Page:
EU: how to install at least 40 million new heat pumps by 2030
Brussels prepares action plan to accelerate market and deployment of new heat pumps
(sustainabilityenvironment.com) – Speed up progress in energy decarbonisation. Create the conditions for switching to renewable heating and cooling systems. Support the competitiveness of the Community clean energy industry. These are the three cornerstones of the new EU initiative on heat pumps.
What is a heat pump and how does a it works?
The European Commission is finalising the action plan to accelerate its deployment in the EU, with the aim of enabling the installation of 40 million new heat pumps by the end of this decade. An ambitious target that must overcome a series of obstacles. From the purely structural ones (for example, the high initial costs of this technology) to the regulatory ones, from the information gaps to the market failures, passing through the limits of the industry and the value chain and the deficiencies of the competences. This is why the EU executive is aiming for an integrated approach in all policy areas.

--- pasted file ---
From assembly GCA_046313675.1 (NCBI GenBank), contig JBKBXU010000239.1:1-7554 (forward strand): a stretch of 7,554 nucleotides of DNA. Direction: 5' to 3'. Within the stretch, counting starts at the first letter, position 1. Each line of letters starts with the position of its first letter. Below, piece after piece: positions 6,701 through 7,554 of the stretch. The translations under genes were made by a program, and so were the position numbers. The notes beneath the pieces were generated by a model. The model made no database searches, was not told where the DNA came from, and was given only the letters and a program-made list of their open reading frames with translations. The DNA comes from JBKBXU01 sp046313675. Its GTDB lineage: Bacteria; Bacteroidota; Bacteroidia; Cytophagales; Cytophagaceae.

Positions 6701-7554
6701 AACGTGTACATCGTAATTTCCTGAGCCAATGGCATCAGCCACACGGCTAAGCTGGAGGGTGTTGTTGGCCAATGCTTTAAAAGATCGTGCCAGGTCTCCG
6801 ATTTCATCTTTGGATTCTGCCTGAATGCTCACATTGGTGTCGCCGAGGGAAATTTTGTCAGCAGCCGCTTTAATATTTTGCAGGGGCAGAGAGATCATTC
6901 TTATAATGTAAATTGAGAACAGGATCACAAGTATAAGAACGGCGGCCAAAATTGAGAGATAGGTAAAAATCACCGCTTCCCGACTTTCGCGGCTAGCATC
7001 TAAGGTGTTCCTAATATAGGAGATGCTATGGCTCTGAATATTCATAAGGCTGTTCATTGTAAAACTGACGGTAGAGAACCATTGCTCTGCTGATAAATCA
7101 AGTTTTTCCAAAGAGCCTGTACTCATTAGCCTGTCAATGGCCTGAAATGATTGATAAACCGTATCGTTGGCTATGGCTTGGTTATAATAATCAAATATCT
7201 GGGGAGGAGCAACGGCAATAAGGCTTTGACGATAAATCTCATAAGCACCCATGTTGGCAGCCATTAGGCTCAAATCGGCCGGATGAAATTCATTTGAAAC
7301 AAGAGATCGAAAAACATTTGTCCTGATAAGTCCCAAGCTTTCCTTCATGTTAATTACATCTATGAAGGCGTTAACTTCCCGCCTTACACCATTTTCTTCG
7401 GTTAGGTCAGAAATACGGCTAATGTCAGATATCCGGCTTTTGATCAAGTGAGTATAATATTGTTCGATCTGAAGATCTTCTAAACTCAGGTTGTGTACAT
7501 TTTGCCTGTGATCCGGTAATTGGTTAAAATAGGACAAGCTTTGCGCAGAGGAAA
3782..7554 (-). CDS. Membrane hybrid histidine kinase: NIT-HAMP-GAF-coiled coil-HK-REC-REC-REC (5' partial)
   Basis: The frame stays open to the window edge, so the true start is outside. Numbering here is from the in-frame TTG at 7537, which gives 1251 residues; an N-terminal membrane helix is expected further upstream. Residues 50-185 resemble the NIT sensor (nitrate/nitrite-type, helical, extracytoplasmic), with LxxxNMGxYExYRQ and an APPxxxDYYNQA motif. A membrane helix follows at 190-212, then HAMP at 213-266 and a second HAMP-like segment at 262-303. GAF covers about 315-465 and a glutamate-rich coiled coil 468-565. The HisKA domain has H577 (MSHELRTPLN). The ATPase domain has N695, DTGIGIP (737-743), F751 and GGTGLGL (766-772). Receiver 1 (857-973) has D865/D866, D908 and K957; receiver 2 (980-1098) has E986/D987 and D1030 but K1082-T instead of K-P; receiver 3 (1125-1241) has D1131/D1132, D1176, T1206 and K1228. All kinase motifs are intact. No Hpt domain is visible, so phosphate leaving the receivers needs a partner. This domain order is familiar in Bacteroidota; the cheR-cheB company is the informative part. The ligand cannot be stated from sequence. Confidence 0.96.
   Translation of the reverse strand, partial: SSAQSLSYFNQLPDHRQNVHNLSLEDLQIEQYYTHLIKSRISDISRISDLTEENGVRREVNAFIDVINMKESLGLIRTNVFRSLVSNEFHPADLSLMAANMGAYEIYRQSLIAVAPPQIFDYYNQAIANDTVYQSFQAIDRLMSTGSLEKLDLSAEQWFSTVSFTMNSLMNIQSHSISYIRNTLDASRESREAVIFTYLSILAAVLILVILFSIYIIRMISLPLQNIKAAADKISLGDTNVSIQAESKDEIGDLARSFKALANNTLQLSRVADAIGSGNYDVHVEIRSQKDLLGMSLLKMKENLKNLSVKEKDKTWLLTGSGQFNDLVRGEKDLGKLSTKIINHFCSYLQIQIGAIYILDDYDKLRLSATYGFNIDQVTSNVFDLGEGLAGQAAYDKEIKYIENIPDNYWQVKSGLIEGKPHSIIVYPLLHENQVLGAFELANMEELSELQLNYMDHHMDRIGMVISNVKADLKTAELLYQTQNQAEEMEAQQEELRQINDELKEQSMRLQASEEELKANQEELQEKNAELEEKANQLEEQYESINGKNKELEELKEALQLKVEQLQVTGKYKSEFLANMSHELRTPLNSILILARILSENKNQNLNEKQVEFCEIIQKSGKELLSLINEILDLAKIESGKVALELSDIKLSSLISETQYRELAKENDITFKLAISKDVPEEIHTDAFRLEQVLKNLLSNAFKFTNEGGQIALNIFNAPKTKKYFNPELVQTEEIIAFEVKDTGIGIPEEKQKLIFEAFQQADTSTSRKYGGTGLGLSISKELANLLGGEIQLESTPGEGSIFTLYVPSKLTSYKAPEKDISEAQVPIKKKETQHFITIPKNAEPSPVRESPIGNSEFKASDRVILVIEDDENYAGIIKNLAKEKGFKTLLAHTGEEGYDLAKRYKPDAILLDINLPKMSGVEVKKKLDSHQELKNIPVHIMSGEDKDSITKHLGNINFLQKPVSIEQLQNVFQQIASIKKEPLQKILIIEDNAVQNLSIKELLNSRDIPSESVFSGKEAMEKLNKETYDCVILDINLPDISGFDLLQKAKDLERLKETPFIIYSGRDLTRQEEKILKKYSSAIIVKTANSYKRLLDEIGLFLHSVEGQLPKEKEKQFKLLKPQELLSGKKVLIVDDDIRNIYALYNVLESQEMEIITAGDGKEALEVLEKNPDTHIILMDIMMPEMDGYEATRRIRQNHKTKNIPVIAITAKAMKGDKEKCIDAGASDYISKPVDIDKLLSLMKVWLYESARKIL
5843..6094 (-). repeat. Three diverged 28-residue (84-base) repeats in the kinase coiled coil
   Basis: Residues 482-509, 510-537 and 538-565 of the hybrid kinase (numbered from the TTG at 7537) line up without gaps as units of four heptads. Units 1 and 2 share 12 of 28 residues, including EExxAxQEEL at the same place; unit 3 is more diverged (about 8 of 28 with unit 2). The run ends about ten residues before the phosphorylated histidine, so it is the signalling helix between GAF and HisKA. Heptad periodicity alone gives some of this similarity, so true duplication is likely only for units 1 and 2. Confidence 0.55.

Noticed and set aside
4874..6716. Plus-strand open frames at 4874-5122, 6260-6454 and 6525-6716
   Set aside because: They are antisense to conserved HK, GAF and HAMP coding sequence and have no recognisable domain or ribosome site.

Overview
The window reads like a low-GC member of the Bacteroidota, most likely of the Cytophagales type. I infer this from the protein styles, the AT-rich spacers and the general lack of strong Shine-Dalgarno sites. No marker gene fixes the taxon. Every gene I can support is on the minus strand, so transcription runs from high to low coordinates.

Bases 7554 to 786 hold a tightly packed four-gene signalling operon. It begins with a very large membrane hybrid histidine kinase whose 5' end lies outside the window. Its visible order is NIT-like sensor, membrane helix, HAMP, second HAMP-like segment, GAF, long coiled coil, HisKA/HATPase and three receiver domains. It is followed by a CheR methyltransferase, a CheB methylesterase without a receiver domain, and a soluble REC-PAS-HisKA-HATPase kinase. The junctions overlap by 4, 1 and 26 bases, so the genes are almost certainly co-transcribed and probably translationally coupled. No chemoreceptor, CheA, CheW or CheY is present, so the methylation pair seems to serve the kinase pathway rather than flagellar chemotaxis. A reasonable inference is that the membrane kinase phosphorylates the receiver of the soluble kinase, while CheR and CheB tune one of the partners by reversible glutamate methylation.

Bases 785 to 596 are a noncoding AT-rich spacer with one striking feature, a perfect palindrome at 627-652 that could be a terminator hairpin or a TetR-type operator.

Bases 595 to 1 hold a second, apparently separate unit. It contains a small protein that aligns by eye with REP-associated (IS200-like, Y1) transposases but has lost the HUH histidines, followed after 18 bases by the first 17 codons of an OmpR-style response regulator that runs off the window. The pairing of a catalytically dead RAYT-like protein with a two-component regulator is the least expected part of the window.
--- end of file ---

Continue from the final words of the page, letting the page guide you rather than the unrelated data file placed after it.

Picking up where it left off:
The EU initiative in detail
The action plan for heat pumps system, explains Brussels, will be based on four elements:
- A platform or accelerator bringing together the Commission, the Member States, the industry, financial institutions and training providers along the entire heat pump value chain to accelerate their uptake organically to power grid performance.
- “Special attention to communication and a partnership dedicated to expertise in the field of heat pumps”.
- An ad hoc regulatory framework that updates the ecodesign directives and the energy label, with the possibility of reformulating also the measures on energy performance in buildings, energy efficiency, renewables or the electricity market.
- More accessible funding. “The action plan – writes the European Commission – will identify funding possibilities for the deployment of new individual heat pumps and for heating networks powered by large heat pumps as part of heating and cooling strategies to local and regional level, especially for the less well-off, such as people in energy poverty”.
The work of the EU Executive will also take into account the views of citizens and stakeholders. The committee has recently launched an invitation to stakeholders to present opinions, positions and ideas on obstacles in this area. Feedback will be analysed and used as a basis “to arrive at a common vision of relevant policy responses”.